Monday, February 15, 2010

Annoying Online Promotion

Have you received an email from "President Nelson Mandela" at "S.A. 2010 WORLD CUP PROMOTION" saying you won their promotion or lottery promo and to contact "MR.OWEN DOUGLAS" to collect your winnings? It is a scam. And don't get too excited if the names are different; the scammers make many versions of this scam!
It is actually a very simple scam. They claim you won a promotion, which is giving away millions of dollars based on a randomly selected email address. The scam is obvious: it's simply preposterous to think that any company would randomly give away money to encourage you to buy their product. That would be self-defeating.
There are many other signs that this is a fraud that we have highlighted in the email below, not the least of which are:
- Email address ballot: There is no such thing as a "computer ballot system" or "computer email draw". No one, not even Microsoft has a database of email addresses of the type or magnitude they suggest.
- Terrible spelling, punctuation, syntax and grammar - Scammers apparently don't know how to use spell checkers. I assume they dropped out of school before that class. They use almost random CapItaLiZAtion and often can't even spell "February" or know that "22th" ought to be "22nd". These scammers usually write at the 3rd grade level.
- Using a free email account: The scammer is writing to you from a FREE email account (Yahoo, Hotmail, etc.). Don't you think a real organization would use its own email, its own domain and website? Wouldn't they want to promote that?
- What are they promoting? No one promotes "world peace" or "use of the internet" by handing out millions to random strangers. And if they are promoting a product, then this must be the world's worst promotion, because no one has heard of it, outside of the email you just received.
- Pay a fee to collect the prize: Nope, it is illegal for free sweepstakes and promotions to charge you ANYTHING! Of course, in a scam, that is the whole point: to get you to send money to the scammer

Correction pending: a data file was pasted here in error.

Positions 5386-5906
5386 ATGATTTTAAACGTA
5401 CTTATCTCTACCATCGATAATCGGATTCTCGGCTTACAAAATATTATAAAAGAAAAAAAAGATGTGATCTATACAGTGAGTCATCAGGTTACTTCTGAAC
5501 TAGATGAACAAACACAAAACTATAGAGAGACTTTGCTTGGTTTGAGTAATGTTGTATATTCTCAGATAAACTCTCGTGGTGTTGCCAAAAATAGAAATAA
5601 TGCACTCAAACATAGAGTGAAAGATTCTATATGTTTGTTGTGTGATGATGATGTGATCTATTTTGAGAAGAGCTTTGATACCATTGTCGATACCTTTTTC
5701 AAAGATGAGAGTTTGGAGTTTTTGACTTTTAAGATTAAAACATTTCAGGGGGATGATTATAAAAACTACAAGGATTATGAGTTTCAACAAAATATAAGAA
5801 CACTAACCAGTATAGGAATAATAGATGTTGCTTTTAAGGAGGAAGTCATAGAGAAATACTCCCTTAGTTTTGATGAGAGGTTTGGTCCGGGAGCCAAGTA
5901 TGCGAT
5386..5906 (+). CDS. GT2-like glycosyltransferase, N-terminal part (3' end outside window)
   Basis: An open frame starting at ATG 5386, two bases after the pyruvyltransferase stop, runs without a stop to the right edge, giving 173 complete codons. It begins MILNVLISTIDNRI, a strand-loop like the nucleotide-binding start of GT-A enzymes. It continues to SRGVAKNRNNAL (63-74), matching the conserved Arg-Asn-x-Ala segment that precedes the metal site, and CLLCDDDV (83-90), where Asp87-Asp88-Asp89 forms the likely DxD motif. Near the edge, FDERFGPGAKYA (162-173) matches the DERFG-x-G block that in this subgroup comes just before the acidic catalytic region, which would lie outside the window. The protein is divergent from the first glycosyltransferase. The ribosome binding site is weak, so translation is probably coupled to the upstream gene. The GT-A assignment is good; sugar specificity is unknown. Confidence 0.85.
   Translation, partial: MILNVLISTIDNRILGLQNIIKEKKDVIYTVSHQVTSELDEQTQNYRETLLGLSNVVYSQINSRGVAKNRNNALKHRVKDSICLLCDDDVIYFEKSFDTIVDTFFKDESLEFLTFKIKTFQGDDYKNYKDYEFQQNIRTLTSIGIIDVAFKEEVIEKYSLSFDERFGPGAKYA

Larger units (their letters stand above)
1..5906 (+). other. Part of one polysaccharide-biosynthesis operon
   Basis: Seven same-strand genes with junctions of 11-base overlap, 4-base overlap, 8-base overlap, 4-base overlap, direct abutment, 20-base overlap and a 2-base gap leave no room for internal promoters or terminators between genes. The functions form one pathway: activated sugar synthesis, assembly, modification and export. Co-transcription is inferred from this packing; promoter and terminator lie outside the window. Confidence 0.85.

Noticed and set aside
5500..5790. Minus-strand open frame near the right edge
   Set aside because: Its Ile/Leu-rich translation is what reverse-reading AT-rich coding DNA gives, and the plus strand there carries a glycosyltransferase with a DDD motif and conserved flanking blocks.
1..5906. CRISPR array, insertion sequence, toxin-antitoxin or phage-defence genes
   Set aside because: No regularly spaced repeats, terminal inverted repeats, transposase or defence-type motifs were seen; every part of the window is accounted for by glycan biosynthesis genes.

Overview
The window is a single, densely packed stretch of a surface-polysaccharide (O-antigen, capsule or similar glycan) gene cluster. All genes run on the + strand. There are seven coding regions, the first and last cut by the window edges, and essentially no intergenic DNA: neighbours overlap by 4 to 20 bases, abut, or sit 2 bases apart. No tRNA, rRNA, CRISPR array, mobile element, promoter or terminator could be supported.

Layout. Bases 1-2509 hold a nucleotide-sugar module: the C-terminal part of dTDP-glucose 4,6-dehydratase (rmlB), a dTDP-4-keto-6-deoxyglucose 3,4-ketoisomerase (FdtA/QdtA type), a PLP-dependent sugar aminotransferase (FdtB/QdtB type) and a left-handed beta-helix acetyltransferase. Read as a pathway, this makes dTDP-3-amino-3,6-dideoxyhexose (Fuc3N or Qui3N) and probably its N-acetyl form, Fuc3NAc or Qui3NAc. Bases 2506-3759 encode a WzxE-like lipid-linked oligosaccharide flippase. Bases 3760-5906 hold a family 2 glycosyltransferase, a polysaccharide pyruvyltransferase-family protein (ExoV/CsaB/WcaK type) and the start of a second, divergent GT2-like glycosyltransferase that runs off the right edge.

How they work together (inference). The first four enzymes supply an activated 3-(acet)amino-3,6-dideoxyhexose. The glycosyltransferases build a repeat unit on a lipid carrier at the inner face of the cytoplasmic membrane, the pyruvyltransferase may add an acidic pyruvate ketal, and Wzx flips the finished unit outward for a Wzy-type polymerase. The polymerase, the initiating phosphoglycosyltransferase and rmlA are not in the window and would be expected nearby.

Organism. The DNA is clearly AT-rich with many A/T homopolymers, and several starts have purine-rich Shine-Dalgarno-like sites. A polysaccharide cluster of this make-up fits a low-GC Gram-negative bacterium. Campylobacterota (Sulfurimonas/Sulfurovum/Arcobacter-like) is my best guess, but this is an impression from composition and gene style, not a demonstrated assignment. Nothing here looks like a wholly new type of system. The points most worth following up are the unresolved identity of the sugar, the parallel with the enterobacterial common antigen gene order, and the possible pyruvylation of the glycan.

So if any one of you receives this kind of email asking them to be a part of the promotion, you know what to do.


Anonymous said...

Well said. Its about time people put an end to this email forwarding bullshit. It is a good tool to let people in your network know about new products, promotions etc but it annoys me when people especially smapper and internet fraudsters take advantage of situations for their benefit.

The worst thing is that they make you feel sorry for not forwarding a chain email saying if you don't, someone might not get a donation to save someone's life.

Anonymous said...; You saved my day again.

Rubick said...

Welcome back dude.I see u are back,with a vengence i hope and not for a short holiday.

BarryUno said...

Thanks Rubick. I can't promise to be here regularly but I sure as hell will try. Although I must admit, "back with a vengence"? This isn't an 80s Hollywood revenge flick dude! ;-)

Either way, check this space regularly!

As for Anon, I totally agree. The emails that get to me most, are the ones that promise to donate 5 cents to the account of some dying child in some third world country if we forward an email message. It probably worked once, a long long time ago and I am pretty sure the same companies wouldn't be stupid to try it again. It's plain absurd!

Snoopy said...

That stuff was interesting about a decade ago but now it is just a nuisance. How many people are we supposed to save from diseases or misfortunes? Besides, I am sure the people that really need the help have other ways of gathering funds.